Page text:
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By 2045, One-Third of U.S. Navy Warships Will Be Robotic ‘Ghost Ships’

The service plans to expand to 523 warships—and 150 of them won’t have a single sailor onboard.


In 20 years, nearly one in three U.S. Navy warships will be “ghost ships,” sailing the seven seas without a human crew. That’s according to the service’s latest fleet study, released earlier this week, which recommends a fleet of 373 manned ships and 150 unmanned warships by 2045 in an attempt to preserve global dominance in the face of a growing Chinese navy. The service also wants another aircraft carrier, more destroyers, and a boost in the number of frigates and submarines.

The analysis, “Chief of Naval Operations Navigation Plan 2022” (NAVPLAN), represents a considerable growth of the U.S. battle fleet, as first reported by U.S. Naval Institute News. For context, the Navy currently operates 300 battle force ships, defined as “warships capable of contributing to combat operations, or a United States Naval Ship that contributes directly to Navy warfighting or support missions.” That number of ships is the highest in 20 years, after sinking to a post-Cold War low of 275 in 2015. Under NAVPLAN, the U.S. Navy would operate 523 warships in its battle fleet.

Fujian, China’s latest aircraft carrier, commissioned in June 2022. China has built three aircraft carriers in the last ten years, while the United States has only built one.

The Navy has been spurred to action by the rise of the People’s Liberation Army Navy (PLAN), which has risen from a “green water” fleet, mostly concerned with protecting China’s coastline, to a true blue water force capable of projecting naval power worldwide. The 2021 Pentagon report on China describes the PLAN as including “355 ships and submarines, including approximately more than 145 major surface combatants.” China’s massive shipbuilding program, the largest in the postwar era, means that even this year-old estimate is likely considerably out of date.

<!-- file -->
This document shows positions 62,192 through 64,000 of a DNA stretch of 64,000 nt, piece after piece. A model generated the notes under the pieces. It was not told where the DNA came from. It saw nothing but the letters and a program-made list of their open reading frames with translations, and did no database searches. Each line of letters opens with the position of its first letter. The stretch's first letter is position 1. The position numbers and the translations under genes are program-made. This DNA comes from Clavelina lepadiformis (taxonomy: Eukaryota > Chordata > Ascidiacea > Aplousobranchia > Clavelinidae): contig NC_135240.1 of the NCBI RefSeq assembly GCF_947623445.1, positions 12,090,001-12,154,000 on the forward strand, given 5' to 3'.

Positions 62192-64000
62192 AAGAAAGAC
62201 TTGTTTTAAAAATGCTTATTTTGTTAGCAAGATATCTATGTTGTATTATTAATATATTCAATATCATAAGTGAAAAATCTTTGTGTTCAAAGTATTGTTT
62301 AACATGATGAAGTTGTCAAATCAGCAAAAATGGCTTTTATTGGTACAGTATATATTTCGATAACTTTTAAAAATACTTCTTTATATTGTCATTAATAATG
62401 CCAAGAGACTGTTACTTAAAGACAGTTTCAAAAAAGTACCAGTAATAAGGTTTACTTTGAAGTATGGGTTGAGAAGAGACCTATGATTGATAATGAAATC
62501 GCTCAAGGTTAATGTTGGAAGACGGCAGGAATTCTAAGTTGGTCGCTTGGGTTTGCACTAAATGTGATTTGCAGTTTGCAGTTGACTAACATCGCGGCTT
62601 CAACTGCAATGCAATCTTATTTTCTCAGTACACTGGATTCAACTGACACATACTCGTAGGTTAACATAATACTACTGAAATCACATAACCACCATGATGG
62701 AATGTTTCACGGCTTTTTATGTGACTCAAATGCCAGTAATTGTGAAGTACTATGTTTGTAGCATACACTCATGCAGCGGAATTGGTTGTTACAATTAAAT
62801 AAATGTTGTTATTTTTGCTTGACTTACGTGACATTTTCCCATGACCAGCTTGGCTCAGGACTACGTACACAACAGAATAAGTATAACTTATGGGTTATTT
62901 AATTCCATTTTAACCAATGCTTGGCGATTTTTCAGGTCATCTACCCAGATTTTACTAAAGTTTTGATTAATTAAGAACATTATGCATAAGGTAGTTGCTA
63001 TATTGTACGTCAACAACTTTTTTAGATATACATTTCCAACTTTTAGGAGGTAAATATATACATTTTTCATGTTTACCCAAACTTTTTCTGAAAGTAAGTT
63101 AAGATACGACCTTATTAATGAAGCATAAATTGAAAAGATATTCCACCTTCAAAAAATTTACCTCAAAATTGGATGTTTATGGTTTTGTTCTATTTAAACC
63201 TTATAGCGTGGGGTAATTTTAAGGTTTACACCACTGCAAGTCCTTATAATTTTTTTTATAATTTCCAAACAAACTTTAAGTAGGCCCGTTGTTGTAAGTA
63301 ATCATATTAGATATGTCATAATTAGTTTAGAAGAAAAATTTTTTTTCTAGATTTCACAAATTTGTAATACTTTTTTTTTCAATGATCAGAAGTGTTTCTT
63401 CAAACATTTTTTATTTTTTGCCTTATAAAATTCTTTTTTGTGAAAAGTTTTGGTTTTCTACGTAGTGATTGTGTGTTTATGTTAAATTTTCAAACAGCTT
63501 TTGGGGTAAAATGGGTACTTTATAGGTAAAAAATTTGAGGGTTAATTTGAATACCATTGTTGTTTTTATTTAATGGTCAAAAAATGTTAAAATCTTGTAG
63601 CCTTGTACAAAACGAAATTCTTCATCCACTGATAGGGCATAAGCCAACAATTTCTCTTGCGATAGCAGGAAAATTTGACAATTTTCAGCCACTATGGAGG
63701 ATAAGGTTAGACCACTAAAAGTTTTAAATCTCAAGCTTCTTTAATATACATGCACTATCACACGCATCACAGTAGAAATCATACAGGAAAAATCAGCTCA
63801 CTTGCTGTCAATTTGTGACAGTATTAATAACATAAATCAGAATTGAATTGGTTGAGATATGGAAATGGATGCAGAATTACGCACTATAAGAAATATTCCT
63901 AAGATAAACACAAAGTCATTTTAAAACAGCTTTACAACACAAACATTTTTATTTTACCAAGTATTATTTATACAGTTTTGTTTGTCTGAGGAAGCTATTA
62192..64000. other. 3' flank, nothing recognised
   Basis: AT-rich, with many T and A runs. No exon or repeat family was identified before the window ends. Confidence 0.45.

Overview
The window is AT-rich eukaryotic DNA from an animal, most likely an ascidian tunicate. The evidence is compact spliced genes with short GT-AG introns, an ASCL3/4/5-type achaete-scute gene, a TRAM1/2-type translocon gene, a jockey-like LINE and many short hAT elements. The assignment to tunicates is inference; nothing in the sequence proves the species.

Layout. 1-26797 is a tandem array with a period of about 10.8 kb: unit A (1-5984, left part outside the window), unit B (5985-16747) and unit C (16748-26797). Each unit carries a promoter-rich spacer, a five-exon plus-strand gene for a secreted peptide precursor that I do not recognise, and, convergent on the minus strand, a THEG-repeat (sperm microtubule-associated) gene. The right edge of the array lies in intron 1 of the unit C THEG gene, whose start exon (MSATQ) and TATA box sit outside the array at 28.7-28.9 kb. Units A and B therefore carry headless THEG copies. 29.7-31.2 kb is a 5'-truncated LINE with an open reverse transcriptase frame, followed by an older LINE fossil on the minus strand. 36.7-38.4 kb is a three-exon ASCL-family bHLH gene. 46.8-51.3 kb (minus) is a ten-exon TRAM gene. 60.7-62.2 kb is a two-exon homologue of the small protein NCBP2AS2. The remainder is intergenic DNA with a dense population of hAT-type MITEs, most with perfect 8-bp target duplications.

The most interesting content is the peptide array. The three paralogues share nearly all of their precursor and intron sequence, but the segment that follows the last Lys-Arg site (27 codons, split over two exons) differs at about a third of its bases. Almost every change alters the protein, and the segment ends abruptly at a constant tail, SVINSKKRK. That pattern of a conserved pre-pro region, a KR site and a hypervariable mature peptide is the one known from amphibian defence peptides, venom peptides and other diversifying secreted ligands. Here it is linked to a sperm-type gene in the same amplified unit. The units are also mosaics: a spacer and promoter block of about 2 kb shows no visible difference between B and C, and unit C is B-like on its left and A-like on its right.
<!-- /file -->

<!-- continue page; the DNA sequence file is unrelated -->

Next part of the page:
The U.S. Navy is a global force that must prepare for conflict on several fronts, from Yemen to Russia. While the Chinese navy must prepare to beat the U.S. Navy and its allies in the western Pacific, the U.S. Navy must prepare for a war with China and another war, potentially on the other side of the planet, simultaneously.

Some highlights of the 523-ship fleet plan include:

-Twelve carriers, or one more than the current fleet. The U.S. Navy wants an additional carrier, likely based on the West Coast. This could be accomplished by keeping an older Nimitz-class carrier in service longer than planned, while continuing to build more new Ford-class carriers, and building an extra ship when it becomes financially viable. It’s also possible this 12-ship fleet includes smaller, non-nuclear powered carriers.

USS Kidd, Howard, and Shoup, three of the approximately 70 Arleigh Burke-class destroyers in Navy service. The Navy continues to build more ships of the class—the first was commissioned in 1988.

-Ninety-six “large surface combatants,” or two more than the current fleet. These ships would act as bodyguards for aircraft carriers and large amphibious ships, and operate independently. The current fleet consists of 22 Ticonderoga-class cruisers, 70 Arleigh Burke-class destroyers, and one Zumwalt-class destroyer, but the cruisers are old and won’t make it to 2045. The new DDG(X) destroyer, if it gets built, will likely fill that role. DDG(X) won’t start construction until 2028, and the idea of the Navy building 24 of the ships by 2045 is a stretch at best. Fortunately, the Navy can always build more Arleigh Burke destroyers, the most successful warship design of the last half-century.